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Free Government Information (FGI) is a place for initiating dialogue and building consensus among the various players (libraries, government agencies, non-profit organizations, researchers, journalists, etc.) who have a stake in the preservation of and perpetual free access to government information. FGI promotes free government information through collaboration, education, advocacy and research.

Won’t Get Fooled Again: Day 33

We have a number of community action items to get people engaged in Civic discussions this week. Today, it’s a summit meeting at the White House about fiscal responsibility; tomorrow it is Obama’s first State of the Union address, and Thursday/Friday it is the release of the federal budget.

On another note, interesting article on a university choosing to go without textbooks. An event that has some deeper meaning for libraries I think.

See you on Day 34.

Public Media 2.0

An interesting new white paper contrasts “Public Media 1.0” (public broadcasting, cable access, nonprofit satellite set-asides) with “Public Media 2.0” (multiplatform, participatory, centered around informing and mobilizing networks of engaged users). It says that “the individual user has moved from being an anonymous part of a mass to being the center of the media picture.”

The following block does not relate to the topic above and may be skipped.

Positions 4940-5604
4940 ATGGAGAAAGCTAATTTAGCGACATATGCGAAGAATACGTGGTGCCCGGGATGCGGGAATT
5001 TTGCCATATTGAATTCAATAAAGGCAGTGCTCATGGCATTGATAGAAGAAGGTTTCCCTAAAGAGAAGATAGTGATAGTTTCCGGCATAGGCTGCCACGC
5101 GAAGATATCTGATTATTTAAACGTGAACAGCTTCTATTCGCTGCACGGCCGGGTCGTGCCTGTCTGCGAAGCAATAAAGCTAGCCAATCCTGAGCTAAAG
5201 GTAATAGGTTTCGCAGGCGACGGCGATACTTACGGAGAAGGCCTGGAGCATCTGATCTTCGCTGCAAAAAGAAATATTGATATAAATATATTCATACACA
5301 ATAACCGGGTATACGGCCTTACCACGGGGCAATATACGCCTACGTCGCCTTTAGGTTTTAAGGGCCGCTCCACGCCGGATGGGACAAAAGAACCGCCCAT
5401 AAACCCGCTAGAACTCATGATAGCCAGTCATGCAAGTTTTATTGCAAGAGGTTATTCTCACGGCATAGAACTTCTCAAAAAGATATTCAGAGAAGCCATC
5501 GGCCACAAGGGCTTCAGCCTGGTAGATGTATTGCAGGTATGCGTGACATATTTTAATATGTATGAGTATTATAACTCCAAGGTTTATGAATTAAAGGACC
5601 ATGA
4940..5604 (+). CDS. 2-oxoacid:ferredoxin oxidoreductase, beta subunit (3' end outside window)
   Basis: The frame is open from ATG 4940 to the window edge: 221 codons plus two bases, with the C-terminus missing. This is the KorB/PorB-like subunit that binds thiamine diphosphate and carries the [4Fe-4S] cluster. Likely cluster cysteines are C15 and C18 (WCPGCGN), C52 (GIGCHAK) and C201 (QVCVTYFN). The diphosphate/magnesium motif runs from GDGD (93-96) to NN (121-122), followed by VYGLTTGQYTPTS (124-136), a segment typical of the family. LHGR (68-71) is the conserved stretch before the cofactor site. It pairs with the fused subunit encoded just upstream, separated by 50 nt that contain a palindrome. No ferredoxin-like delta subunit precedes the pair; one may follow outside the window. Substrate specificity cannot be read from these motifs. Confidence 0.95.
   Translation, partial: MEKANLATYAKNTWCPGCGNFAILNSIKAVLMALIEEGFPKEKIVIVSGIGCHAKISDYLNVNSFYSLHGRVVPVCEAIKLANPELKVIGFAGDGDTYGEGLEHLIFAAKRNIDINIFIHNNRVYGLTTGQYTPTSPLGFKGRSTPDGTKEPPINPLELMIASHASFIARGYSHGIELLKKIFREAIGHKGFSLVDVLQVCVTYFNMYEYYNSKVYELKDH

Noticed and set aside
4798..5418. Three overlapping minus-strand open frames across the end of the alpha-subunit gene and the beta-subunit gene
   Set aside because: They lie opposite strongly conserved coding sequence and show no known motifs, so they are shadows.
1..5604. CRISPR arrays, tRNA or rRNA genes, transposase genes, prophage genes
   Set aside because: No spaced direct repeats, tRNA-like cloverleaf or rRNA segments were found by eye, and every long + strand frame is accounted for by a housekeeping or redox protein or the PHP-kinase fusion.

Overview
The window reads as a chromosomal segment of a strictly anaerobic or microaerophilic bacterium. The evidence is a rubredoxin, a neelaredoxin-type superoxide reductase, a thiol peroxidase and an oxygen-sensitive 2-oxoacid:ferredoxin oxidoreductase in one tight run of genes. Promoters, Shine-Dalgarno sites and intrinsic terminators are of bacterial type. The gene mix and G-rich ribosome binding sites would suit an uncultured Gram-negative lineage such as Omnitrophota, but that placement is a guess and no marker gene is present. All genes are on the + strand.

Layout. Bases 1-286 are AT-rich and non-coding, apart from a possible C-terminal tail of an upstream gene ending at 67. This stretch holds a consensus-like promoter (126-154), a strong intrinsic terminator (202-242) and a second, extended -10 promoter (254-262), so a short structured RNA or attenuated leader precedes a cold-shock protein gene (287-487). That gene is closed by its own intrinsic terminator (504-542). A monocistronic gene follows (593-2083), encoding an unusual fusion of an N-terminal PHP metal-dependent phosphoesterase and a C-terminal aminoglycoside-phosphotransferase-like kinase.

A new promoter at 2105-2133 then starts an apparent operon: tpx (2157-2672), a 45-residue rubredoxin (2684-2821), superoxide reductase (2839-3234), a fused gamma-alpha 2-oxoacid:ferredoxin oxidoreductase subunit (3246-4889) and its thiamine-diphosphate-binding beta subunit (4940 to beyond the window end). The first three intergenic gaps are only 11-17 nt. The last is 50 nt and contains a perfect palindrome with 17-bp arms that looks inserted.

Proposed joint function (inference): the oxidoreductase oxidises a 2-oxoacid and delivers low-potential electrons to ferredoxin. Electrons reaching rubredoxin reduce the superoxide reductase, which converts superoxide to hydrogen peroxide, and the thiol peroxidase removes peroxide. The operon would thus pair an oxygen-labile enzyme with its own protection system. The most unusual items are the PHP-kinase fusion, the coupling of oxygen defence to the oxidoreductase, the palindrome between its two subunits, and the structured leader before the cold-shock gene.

Public broadcasting and other “public media” are facing challenges similar to those that newspapers and libraries are facing in the digital information age. This white paper attempts to re-envision public media, just as many people are trying to re-envision newspapers/journalism and libraries.

The paper focuses more on “content” creation and user-collaboration than on preservation of information, but it does acknowledge the need for funding for what it calls “curation” and archiving. It says that “Commercial platforms do not have the same incentives to preserve historically relevant content that public media outlets do.”

The terms “curation” and “stewardship” are often used in discussion of long-term preservation and access to information, but different writers use the terms differently, even interchangeably. This leads to vague, conflicting, and confusing arguments. This white paper defines “curation” more as presentation and commentary than as preservation. In doing so, they miss an opportunity to address the issues of long-term, free, usable, public access to information.